Using social media platforms such as Linkedin, Zielonka reaches out to experts and professionals to give Skype talks to her class about their careers and areas of expertise. Children can ask their own questions and can truly grasp how their education links to the real world. This is something increasingly important as motivation is a key issue for students today, and, as our recent report discovered, 83% of students want their subjects to be preparing them and giving them the skills they need for their future careers.
Children in cities can also benefit from learning and connecting with rural communities. Microcampus helps expat students to break out of their social bubble in order to truly connect with the country they now call home. Students spend a month living in a rural community of their host country and complete projects which heighten their intercultural understanding, including creating a short film where they document the histories of elderly residents.
This project not only encourages the students to learn about the experiences of others and increase their communication skills, but provides a way of capturing a way of life that may disappear from our world as megacities start to take over.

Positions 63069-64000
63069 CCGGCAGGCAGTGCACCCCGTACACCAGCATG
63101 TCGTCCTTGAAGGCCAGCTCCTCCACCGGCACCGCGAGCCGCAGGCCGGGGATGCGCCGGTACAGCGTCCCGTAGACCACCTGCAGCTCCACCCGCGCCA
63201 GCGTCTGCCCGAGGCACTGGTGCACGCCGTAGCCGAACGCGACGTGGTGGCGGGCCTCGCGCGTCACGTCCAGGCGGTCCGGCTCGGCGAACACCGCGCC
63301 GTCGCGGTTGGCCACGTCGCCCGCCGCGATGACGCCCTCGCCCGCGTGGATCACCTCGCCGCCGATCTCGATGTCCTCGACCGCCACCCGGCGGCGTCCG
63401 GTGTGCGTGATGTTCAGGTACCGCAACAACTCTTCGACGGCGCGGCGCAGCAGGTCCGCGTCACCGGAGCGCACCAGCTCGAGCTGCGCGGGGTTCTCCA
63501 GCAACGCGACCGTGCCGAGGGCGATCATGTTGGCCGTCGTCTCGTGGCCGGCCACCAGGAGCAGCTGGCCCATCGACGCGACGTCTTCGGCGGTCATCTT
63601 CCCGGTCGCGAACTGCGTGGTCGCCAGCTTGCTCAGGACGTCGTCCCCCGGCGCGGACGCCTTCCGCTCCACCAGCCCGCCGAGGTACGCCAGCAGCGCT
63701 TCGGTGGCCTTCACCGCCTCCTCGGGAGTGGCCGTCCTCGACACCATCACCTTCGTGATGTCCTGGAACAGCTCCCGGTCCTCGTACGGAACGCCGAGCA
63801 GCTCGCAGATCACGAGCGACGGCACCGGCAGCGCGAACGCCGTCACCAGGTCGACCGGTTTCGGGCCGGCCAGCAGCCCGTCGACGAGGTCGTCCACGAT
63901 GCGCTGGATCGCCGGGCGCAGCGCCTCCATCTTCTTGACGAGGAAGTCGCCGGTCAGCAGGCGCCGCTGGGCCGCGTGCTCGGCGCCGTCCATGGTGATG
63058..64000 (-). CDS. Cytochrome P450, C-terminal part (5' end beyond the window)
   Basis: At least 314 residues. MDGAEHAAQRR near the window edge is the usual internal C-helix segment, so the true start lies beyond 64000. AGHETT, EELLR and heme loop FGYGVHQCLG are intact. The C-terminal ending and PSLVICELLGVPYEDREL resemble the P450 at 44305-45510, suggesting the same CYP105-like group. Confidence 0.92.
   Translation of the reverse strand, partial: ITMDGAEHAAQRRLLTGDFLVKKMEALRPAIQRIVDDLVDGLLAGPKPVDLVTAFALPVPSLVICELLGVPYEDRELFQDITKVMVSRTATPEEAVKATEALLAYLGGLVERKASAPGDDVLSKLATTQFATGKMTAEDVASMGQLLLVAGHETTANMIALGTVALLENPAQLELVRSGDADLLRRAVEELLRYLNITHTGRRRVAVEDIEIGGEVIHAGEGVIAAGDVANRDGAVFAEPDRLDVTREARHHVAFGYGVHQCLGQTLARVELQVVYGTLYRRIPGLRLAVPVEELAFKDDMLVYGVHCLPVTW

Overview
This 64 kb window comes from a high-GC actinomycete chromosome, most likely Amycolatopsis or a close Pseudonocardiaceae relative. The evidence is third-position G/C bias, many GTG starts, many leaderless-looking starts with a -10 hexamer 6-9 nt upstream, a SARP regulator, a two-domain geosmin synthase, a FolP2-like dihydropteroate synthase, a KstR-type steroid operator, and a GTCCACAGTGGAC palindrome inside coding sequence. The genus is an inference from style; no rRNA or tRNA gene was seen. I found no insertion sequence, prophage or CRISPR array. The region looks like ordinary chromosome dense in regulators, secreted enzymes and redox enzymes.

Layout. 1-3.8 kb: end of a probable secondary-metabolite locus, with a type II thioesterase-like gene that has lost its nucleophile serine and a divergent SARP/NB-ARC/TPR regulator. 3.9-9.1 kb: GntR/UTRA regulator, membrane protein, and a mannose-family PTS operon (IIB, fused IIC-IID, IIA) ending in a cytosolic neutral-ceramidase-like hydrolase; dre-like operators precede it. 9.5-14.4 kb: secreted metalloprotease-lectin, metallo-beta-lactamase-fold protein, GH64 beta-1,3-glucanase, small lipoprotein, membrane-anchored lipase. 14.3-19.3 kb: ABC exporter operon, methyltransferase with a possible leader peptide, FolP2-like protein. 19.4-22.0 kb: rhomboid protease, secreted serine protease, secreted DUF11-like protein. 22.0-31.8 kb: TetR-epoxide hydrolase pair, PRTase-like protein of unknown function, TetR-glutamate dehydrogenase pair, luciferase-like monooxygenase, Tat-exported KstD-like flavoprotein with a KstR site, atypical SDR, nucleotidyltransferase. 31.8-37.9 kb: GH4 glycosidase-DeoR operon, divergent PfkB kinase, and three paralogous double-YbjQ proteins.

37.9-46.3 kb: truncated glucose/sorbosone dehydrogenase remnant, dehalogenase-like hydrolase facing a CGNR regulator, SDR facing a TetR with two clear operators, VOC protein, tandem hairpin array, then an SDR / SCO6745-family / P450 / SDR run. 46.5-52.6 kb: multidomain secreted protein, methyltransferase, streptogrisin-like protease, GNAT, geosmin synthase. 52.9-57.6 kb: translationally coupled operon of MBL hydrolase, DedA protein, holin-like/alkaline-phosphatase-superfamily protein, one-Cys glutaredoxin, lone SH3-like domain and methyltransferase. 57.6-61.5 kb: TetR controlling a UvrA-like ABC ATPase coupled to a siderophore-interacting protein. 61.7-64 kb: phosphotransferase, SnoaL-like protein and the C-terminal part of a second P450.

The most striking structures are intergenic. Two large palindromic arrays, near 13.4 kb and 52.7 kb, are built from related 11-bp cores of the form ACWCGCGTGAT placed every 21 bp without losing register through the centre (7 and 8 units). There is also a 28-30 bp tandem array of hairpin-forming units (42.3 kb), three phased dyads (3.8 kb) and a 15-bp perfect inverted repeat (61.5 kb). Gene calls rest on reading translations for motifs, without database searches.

Living through an era where change happens suddenly can seem overwhelming in a sector that is notoriously slow, through no fault of its own, at adjusting to these changes. However, from huge steps such as creating boat schools to reach rural children impacted by climate change, to utilising the tools of the internet to give students the cultural understanding and global communication skills they need to thrive, to making sure that rural and urban children receive an equal education, there are people all over the world already creating the changes education needs. Parag Khanna argues that ‘connectivity is why cities thrive’. It’s clear that in education, connectivity can help children to thrive too.